Telemedicine & Flu: A Great Way to Stop the Spread
According to Federal Health Officials, this flu season is the worst we’ve had in 15 years. The rate of nationwide visits to Urgent Care centers and ERs is higher than usual. It's important that patients know the benefits of using telemedicine & flu when their symptoms first occur.
So far this year, an atrocious 12,000 hospitalizations were reported, and the Center for Disease Control and Prevention (CDC) stated that the flu epidemic has blanketed the United States.
With the deaths of 37 children, and 7 deaths reported just in the last week, flu activity is considered high, possibly extreme, in 39 states. It is highly likely, according to officials, that the pediatric death toll will surpass the 148 cases during the flu season of 2014-2015. That was when the same infectious strain that is rampant this flu season last took hold in the U.S. The strain that is most lethal this year is identified as the H3N2, which mainly affects children and individuals age 65 and older, but public health officials are saying that this year’s flu season is a bit different than when the same strain went viral in the past. Daniel Jernigan, head of the CDC’s influenza division, reported that, this year, influenza hit almost every state around the same time and the “flu activity has stayed at the same national level for three weeks in a row.”
The highest outbreak occurred in the weeks following Christmas break as people returned to school and work. Currently, the number of individuals visiting doctor’s offices and emergency rooms is at its highest.
Have you ever considered how helpful it would be if doctors could diagnose you over the phone or using video calls? Not an extremely recent invention, telemedicine has actually been around for quite a while but is just recently gathering speed. Throughout the 21st century, telemedicine has steadily been increasing in popularity to the point where it’s commonly employed in medical practices today. Rather than having to pay the fee for multiple office visits or risk infecting the doctor or other patients, this medical technology proves itself to be exceptionally beneficial.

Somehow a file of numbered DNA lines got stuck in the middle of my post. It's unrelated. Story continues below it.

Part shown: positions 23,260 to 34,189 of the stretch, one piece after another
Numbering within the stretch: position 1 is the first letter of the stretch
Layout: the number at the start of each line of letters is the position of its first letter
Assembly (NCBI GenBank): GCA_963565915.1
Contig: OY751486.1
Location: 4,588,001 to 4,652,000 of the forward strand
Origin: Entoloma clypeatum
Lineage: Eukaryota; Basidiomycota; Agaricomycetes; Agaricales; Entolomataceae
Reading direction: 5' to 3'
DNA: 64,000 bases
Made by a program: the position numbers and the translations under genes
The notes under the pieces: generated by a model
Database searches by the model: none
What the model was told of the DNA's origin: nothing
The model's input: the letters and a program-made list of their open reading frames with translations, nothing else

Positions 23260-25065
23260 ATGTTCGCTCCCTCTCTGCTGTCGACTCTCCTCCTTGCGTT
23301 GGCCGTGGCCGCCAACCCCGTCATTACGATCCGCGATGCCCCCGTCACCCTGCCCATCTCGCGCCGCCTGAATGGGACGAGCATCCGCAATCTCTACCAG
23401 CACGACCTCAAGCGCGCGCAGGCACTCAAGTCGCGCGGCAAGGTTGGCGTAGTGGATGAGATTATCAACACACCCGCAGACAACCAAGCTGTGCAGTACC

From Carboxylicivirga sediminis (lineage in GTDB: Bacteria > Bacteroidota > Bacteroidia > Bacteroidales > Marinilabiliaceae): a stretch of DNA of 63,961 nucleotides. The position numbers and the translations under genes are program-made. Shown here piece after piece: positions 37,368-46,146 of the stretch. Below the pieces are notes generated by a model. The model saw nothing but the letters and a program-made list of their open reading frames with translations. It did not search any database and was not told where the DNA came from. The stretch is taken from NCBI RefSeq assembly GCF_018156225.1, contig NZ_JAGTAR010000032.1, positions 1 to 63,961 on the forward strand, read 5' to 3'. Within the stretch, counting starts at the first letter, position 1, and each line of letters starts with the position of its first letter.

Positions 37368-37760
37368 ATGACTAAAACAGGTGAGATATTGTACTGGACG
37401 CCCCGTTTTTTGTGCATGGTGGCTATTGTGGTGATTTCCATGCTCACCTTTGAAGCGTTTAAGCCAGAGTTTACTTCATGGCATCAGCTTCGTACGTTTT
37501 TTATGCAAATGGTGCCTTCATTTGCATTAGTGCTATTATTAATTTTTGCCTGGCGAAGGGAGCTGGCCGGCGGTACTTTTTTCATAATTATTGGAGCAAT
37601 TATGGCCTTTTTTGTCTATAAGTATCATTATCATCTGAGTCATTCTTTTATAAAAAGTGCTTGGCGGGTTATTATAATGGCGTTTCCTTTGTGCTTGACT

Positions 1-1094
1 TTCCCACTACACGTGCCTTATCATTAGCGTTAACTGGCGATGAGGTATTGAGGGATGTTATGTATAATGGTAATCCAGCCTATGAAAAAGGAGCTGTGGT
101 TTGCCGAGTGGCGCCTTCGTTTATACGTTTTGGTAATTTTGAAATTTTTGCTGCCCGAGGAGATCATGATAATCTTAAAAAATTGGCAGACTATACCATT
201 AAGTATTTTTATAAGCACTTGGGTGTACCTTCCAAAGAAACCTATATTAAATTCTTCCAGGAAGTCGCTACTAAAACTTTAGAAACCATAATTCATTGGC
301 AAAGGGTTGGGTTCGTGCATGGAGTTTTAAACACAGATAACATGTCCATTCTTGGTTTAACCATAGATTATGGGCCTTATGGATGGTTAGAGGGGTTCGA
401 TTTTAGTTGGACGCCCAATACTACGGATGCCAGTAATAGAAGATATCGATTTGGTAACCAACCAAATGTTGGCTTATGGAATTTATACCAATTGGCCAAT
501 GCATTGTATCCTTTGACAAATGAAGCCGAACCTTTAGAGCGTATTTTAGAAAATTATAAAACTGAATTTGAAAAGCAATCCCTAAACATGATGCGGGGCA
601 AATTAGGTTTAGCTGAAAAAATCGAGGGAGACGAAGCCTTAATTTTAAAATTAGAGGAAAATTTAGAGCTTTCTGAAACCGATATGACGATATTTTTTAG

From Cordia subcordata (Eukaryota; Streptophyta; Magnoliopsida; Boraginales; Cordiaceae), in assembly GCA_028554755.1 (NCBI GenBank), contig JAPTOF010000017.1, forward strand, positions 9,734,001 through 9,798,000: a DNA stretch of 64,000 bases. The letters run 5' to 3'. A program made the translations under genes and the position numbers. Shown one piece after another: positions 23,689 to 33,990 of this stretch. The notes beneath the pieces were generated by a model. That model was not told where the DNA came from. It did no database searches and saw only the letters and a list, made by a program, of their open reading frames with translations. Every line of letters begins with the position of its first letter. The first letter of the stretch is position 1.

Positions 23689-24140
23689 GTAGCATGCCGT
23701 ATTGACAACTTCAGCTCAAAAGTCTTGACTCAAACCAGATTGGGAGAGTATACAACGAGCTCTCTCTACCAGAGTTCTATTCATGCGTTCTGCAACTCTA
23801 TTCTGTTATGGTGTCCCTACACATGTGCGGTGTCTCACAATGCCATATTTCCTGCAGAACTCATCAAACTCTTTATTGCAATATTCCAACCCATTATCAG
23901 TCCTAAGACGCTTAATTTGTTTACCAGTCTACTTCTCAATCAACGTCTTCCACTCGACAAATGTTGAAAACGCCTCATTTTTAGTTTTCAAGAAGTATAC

For patients in rural or isolated communities, telemedicine connects them to local or international doctors and specialists. Healthcare professionals are able to share information with a patient as if they were in the same physical place, decreasing the amount of medical bills for office visits and allowing the doctor to have oversight in drug administration. Overall, telemedicine provides several benefits for both physicians and patients, and in this case, is incredibly helpful in dealing with the flu epidemic.
Having the flu is bad enough, but when you have to sit and wait in a doctor or urgent care office, flu season automatically becomes ten times worse. Chances are, you’re being exposed to even more strains of the flu which can worsen your symptoms. Doesn’t sitting at home in your bed and having a video chat with a physician sound more comfortable? Not only can telemedicine come in handy for an adult with the flu, but if you’re a parent with a sick child, this technology can be quite convenient.
A video chat with a doctor is very similar to any other visit with a physician. Before you set up the video chat, make a list of your symptoms, when they began, and their severity. Be sure to know your current medications and be aware of any breathing difficulty or chest pain; those are both extremely important to convey to the physician. Once you are face-to-face on the screen, the physician can assess your temperature and breathing regularity, ask questions about symptoms, and deduce your general well-being. Based on his or her observations, the doctor can prescribe medication and develop a treatment plan. If the doctor suspects you have the flu, he or she may require a test to confirm and put you on over-the-counter medication to relieve some of your most painful symptoms.
Telemedicine is a tremendous advantage when treating the flu because of how the virus is spread. During recent flu epidemics, many doctors have advised patients with flu-like symptoms to skip their office visits in an attempt to contain and prevent the flu from being spread to even more people. Patients could then be treated via telemedicine. Because of how the flu is spread, doctors don’t want patients with flu-like symptoms coming into their offices, especially if telemedicine is a viable option.
The flu is spread through airborne particles - specifically droplets or spray when a person sneezes, coughs, or talks. Individuals can also contract the virus by coming into contact with a surface or object that has been touched by an infected person and then touching their own nose or mouth. The influenza virus can spread up to 6 feet away to a new "victim", and it take symptoms 1 to 4 days to fully present themselves after contracting the virus. The tricky part is that individuals can spread the flu up to 1 day before their own symptoms appear and 5 to 7 days after symptoms surface.
Health professionals concur that it is crucial to seek treatment early if you suspect you may have the flu. This will prevent you from becoming sicker as well as spreading your sickness to others. Doctors have agreed that telemedicine is the best option for receiving care if you have flu-like symptoms, so don’t wait to make that video call!